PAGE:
Welcome to the second instalment of our short series of video tutorials focused on processing, reflection or debriefing skills. This week’s Facilitator Tips episode explores the question of What to debrief in terms of the tricky boundaries a facilitator must navigate in their efforts to process a group’s experience.
When considering what to debrief in the context of program outcomes, the most effective facilitators think about more than just the wide array of topics available to them to discuss. They are also very aware of the boundaries within which they must conduct the conversation, to keep it as healthy and productive as possible.
Click the play button below to learn more about what and what not to debrief.
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Hi there and welcome to the Facilitator Tips video series.
My name is Mark Collard. I work as an experiential trainer and an author, and today we’re going to continue in our series of Episode 45 and continuing to look at this debriefing skill, the reflection, the review, the processing, and in particular the what.
In our first episode, in Episode 44, we looked at why. Presuming we have good reasons for why we’re choosing to invite our group to reflect on their experience, then the next thing you want to look at is what, the boundaries around what, and not what to actually focus on.
The first one is there is so many topics. This is not about me telling you what you should be focusing on, but I would suggest focus on one or maybe two topics for each of your sessions of reflection. Too many, you could be there for too long. It’ll get too confusing. So focus on the really critical ones.
It should also be related to your program goals. That just makes sense. If there’s a reason why your group is gathered and why they are focusing on a particular development of skills, then be sure that your processing and your debriefing focuses on those particular objectives.
This is a personal one. I’m not a counsellor by trade, so I want to focus on the here and now. Once you start pulling skeletons out of cupboards from years and years ago, the group loses focus and you weren’t there and who knows how accurate that memory was of what happened there. But everyone, for the most part, was involved with the here and now. And so I like to keep the conversation, even if something was triggered from the past, what was it about now that triggered that memory? So focus on the here and now when you look at what to process with your group.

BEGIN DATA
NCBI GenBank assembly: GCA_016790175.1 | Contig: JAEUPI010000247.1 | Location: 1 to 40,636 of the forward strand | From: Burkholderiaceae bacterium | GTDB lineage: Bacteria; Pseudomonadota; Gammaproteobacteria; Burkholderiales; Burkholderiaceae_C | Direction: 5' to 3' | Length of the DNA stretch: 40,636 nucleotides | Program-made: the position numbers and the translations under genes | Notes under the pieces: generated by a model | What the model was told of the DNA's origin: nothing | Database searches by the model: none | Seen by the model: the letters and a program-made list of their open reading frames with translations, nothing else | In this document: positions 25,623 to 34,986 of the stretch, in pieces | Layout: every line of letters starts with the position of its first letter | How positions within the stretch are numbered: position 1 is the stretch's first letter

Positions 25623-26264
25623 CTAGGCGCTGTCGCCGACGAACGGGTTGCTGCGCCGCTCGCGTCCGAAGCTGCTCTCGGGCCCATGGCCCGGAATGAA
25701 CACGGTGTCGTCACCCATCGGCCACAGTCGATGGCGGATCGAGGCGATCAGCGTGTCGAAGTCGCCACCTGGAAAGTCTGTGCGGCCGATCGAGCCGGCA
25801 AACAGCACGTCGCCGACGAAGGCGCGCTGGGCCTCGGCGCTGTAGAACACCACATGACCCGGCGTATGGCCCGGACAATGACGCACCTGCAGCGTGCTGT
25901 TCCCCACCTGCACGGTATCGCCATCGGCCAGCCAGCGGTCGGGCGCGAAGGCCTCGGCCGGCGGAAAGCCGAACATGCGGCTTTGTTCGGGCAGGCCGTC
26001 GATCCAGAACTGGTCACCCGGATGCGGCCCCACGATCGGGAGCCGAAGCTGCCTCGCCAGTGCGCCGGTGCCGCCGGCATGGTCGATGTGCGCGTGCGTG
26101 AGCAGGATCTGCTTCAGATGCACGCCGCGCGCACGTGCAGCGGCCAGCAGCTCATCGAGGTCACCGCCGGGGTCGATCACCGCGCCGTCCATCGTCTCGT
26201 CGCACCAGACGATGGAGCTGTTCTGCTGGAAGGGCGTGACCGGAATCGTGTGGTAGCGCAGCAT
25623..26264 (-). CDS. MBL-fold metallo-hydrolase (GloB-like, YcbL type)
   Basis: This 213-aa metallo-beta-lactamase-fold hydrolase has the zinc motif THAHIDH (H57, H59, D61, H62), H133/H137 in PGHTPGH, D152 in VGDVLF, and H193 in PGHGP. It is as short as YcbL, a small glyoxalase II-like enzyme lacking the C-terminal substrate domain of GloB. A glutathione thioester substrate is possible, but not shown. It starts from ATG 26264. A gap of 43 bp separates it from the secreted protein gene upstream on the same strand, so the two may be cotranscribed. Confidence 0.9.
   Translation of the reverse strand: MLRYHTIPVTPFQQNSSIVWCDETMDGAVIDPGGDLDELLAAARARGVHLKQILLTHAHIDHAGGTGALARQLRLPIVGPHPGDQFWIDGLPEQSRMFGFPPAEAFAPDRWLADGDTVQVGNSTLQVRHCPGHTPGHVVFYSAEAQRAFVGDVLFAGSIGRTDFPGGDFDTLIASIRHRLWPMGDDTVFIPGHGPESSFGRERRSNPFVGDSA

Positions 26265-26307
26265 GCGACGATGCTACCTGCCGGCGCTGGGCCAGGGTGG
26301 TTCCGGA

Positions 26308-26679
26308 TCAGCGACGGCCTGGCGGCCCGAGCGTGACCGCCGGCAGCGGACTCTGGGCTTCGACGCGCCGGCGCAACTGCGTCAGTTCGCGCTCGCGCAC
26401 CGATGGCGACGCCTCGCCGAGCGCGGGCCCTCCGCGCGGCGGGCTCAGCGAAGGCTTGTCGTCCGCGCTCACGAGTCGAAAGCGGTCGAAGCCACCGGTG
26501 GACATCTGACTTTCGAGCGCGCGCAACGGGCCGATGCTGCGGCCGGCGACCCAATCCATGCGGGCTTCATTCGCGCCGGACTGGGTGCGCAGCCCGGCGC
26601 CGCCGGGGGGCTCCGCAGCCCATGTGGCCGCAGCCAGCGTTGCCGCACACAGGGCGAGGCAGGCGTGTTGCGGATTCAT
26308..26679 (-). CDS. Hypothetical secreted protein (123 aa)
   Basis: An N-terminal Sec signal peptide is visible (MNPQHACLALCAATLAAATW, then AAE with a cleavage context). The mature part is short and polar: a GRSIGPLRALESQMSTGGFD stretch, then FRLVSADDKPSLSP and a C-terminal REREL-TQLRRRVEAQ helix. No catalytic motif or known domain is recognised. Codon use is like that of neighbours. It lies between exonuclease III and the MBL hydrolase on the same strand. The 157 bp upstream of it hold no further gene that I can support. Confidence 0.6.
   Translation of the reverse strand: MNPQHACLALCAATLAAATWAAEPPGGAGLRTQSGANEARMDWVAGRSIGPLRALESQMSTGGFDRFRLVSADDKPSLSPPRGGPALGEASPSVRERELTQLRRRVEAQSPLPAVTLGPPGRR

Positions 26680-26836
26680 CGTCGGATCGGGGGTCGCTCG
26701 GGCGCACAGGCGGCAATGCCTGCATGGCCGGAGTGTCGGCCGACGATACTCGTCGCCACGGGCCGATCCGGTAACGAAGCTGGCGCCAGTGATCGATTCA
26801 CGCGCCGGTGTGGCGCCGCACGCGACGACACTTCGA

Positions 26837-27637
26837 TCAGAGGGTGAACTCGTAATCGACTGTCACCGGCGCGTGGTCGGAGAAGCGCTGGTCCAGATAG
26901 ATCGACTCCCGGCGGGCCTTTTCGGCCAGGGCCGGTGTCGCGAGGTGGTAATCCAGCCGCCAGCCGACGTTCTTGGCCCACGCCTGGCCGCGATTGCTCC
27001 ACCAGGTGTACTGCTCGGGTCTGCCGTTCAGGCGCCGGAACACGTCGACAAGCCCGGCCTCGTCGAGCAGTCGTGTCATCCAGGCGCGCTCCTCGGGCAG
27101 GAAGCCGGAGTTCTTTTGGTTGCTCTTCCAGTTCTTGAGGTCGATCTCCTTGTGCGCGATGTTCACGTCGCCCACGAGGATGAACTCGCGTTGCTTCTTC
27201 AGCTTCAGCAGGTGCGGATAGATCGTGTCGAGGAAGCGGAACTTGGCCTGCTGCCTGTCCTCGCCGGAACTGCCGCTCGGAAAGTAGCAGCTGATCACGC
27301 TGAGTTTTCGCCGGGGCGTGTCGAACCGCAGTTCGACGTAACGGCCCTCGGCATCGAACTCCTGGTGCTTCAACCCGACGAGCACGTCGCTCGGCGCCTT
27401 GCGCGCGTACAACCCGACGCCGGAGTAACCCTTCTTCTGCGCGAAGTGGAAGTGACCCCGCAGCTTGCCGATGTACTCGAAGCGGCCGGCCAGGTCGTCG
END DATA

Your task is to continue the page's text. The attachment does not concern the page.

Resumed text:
Significance. This is such a powerful boundary, that it needs to be significant. If it’s insignificant, that just makes sense that you wouldn’t want to focus on that, but is it significant to the goals, to the here and now, any of the topics that you might be wanting to focus on.
And here’s my last-minute tip, appropriate disclosure.
Be aware that you may have actually created a really comfortable, safe place for people to share and reflect, and someone feels safe enough to trust the situation to share something that’s inappropriate. It might be significant, it may even be related to the here and now, but it’s possibly not related to your goals. So unless you happen to be a therapist or a counsellor and are able to manage that sort of Pandora’s box, then be aware.
And if that does happen, maybe have a chat with that person individually and if necessary even seek some outside help for that purpose. So be aware of that.
Okay, this is the second of four topics. We’ve looked at the why and now we’ve looked at the what of debriefing. We have two more to come. So I look forward to seeing you in that next episode, but in the meantime check the notes. There’s many more articles and tips that I share in the show notes at playmeo.com Episode 45.
Thanks for listening, I really do appreciate it, and I look forward to seeing you in the next episode.
Bye for now.
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